Editor's note: From Monday to Thursday this week, we will look at the road each of the eight singles players and eight doubles took to qualify for this year's WTA Finals in Fort Worth, Texas.
Monday: No.1 Swiatek | No.2 Jabeur
Tuesday: No.3 Pegula | No.4 Gauff
Wednesday: No.5 Sakkari | No.6 Garcia
Thursday: No.7 Sabalenka | No.8 Kasatkina
Monday: No.1 Krejcikova and Siniakova | No.2 Dabrowski and Olmos
Tuesday: No.3 Pegula and Gauff | No.4 Mertens and Kudermetova
Wednesday: No.5 Kichenok and Ostapenko | No.6 Yang and Xu
Thursday: No.7 Haddad Maia and Danilina | No.8 Schuurs and Krawczyk
Season at a glance
Jessica Pegula has continued her steady climb up the ranks over the past two seasons.
On Sunday, she won her biggest title, at the Guadalajara Open Akron. Pegula's 2022 campaign solidified her status as one of the tour's most consistent big-tournament players.
Two seasons ago, the Buffalo, New York, native had yet to break into the Top 50. At the start of 2021, Pegula, 28, was ranked No.62 and had been past the first round of a Slam only twice in her career. But a new sense of ambition soon took over, sparked by a surprising run to the 2021 Australian Open quarterfinals. By the end of the season, Pegula was a Top 20 player.
"It just shows everyone has their own path," Pegula told WTA Insider. "You can always figure stuff out. You can always improve and get better. It's just the mindset of being able to improve and get better.
"For me, that was my path. For others, they do well when they're really younger. One's not better than the other, they're just different."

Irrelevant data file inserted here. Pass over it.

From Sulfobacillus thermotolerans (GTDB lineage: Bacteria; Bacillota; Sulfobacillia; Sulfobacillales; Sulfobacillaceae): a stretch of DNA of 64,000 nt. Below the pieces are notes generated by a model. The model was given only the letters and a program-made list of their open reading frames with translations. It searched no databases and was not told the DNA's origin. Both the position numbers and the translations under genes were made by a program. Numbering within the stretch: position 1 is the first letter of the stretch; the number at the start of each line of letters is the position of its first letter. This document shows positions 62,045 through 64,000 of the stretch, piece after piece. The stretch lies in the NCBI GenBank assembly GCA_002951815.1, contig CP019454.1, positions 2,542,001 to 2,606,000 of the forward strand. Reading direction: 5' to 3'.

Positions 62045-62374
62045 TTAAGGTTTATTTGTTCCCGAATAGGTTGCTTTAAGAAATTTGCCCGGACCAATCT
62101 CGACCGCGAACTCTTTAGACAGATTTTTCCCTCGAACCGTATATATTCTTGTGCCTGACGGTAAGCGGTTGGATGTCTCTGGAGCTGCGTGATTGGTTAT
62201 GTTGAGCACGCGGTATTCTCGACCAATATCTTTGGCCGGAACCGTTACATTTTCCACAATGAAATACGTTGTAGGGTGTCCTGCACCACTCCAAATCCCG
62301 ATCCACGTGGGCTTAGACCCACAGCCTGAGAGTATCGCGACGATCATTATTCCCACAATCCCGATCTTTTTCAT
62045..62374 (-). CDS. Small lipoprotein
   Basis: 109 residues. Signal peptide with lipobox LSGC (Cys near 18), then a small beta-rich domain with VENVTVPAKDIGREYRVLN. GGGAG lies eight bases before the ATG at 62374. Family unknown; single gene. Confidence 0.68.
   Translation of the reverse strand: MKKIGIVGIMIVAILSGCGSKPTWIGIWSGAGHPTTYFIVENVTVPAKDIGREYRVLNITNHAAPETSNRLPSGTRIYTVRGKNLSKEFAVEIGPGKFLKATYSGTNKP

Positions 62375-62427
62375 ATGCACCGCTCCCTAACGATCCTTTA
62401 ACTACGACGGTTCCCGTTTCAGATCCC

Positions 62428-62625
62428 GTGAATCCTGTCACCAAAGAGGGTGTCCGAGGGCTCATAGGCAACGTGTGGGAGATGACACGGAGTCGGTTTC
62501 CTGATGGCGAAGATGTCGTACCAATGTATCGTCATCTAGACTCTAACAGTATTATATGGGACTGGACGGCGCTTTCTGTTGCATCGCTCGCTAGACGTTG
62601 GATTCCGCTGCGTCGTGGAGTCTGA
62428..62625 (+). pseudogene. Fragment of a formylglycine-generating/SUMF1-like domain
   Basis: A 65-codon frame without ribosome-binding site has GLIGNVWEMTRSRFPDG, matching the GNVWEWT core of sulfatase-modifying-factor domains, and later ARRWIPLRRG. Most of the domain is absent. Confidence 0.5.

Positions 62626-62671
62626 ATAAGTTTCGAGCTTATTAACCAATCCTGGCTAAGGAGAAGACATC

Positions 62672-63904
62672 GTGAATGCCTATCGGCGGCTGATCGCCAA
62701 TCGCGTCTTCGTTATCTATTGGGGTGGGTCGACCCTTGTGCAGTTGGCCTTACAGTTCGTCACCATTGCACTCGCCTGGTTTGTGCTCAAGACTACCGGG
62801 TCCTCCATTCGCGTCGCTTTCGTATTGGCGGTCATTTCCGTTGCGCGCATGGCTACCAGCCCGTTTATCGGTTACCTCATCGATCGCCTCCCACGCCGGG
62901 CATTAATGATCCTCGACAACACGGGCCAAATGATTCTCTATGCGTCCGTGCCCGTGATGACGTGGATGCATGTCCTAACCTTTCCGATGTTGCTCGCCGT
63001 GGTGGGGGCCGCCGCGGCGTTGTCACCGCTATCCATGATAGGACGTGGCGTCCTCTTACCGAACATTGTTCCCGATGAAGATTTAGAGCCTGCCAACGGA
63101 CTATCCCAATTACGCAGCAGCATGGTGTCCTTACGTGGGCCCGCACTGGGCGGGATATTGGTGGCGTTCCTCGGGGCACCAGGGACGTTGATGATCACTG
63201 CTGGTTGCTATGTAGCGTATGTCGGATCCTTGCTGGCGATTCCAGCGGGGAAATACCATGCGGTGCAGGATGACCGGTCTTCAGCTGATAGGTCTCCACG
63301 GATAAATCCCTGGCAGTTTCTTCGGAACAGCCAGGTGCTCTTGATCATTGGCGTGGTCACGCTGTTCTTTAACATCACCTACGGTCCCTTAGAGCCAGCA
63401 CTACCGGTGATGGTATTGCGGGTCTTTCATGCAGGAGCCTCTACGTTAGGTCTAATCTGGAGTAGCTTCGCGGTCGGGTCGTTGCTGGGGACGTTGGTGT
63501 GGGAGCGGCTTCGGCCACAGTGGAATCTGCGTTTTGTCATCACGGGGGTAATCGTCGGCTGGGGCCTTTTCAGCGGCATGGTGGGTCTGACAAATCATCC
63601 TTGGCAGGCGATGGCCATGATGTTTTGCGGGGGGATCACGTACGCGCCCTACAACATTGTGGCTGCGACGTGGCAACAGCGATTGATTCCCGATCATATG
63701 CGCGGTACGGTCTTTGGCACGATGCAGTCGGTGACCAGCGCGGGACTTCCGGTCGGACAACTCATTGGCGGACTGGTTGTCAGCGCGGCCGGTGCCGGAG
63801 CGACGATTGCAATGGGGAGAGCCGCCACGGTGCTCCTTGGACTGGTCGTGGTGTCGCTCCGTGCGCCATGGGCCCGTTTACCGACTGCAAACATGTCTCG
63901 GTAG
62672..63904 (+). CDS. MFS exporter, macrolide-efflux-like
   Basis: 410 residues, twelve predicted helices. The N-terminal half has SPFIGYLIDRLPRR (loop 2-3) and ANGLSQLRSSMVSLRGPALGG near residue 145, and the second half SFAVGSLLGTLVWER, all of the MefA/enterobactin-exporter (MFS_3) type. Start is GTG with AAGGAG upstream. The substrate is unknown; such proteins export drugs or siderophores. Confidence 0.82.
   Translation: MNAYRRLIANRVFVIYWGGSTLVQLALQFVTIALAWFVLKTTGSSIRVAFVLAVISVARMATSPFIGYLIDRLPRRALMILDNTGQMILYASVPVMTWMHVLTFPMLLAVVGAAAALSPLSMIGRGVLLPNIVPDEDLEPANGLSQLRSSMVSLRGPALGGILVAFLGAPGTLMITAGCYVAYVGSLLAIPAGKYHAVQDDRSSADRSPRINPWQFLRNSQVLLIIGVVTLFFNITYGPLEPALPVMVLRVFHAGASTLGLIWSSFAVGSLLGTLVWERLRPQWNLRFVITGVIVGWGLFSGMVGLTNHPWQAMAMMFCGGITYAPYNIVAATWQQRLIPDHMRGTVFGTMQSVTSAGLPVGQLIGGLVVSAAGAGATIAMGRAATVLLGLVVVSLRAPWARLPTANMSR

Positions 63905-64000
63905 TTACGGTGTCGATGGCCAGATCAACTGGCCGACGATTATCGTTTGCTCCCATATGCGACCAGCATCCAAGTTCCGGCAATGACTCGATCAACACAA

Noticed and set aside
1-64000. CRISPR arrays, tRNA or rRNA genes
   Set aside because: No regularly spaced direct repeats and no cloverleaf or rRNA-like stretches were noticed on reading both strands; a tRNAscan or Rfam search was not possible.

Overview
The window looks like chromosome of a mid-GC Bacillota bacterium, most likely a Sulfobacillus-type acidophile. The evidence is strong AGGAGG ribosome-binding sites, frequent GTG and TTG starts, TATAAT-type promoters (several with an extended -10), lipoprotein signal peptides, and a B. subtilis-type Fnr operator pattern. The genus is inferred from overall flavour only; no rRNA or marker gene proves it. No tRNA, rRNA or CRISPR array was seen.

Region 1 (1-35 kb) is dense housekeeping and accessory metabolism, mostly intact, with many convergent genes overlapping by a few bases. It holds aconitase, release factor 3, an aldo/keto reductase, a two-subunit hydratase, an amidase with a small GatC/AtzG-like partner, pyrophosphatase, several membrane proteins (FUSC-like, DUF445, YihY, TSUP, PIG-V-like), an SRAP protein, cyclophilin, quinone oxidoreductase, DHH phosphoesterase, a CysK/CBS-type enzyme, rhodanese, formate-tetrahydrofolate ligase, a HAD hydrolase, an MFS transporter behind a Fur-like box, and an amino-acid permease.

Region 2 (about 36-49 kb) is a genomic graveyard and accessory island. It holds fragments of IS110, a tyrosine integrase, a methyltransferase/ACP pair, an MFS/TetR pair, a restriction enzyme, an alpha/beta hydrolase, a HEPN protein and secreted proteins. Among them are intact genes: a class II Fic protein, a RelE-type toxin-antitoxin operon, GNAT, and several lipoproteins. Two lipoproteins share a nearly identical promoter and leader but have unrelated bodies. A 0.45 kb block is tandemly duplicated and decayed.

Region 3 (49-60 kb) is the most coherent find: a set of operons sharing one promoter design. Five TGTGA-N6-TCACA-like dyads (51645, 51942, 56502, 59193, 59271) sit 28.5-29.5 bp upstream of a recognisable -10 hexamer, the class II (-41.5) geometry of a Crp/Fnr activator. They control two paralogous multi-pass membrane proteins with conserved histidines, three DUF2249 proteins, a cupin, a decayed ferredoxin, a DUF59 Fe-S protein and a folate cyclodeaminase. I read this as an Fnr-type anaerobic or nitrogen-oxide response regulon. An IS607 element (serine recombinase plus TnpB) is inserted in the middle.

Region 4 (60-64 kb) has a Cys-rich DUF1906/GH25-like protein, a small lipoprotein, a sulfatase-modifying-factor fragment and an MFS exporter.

This season, Pegula picked up right where she left off and more than backed up her breakthrough season. In a year dominated by No.1 Iga Swiatek, Pegula was quietly posting numbers that only Swiatek could match.
In addition to three Slam quarterfinals at the Australian Open, Roland Garros and US Open, Pegula advanced to the semifinals or better four times at the WTA 1000-level. Both marks were matched only by Swiatek.
--Highest-ranked American since Sloane Stephens in 2019
--Won first WTA 1000 title at Guadalajara
--Over the last two seasons, posted 39 wins at the WTA 1000-level, the most on tour
--One of only two players to make the quarterfinals or better at three of the four Slams
Already a force on hard courts, Pegula's clay season was a breakthrough. She made her first WTA 1000 final in Madrid, losing to No.2 Ons Jabeur in three sets, and continued that momentum into Roland Garros, where she was thwarted by Swiatek in the quarterfinals.
When the tour returned to hard courts after Wimbledon, Pegula continued to close the gap in the rankings, where she made her Top 5 debut after the US Open.
"My mom got really sick and that was super hard to deal with after having to go play Wimbledon and then having to come back," Pegula said, reflecting on the biggest challenge of her season.
"In the grand scheme it's not tennis related, but that was definitely the toughest challenge, having to deal with a family health crisis. Luckily she's feeling better.
"But the way I handled that situation, flying to Wimbledon, not really playing anything on grass, and then being able to handle everything going into the US Swing as the No.1 American, I think I did a pretty good job of handling that through the end of the season."
Champions Corner: Pegula rewrites her story in Guadalajara
In the last tournament of the season, Pegula finally made good on her goal of winning a tournament in 2022. After saving match points to defeat Wimbledon champion Elena Rybakina, she tore through a tough draw that included four major champions to win the biggest title of her career.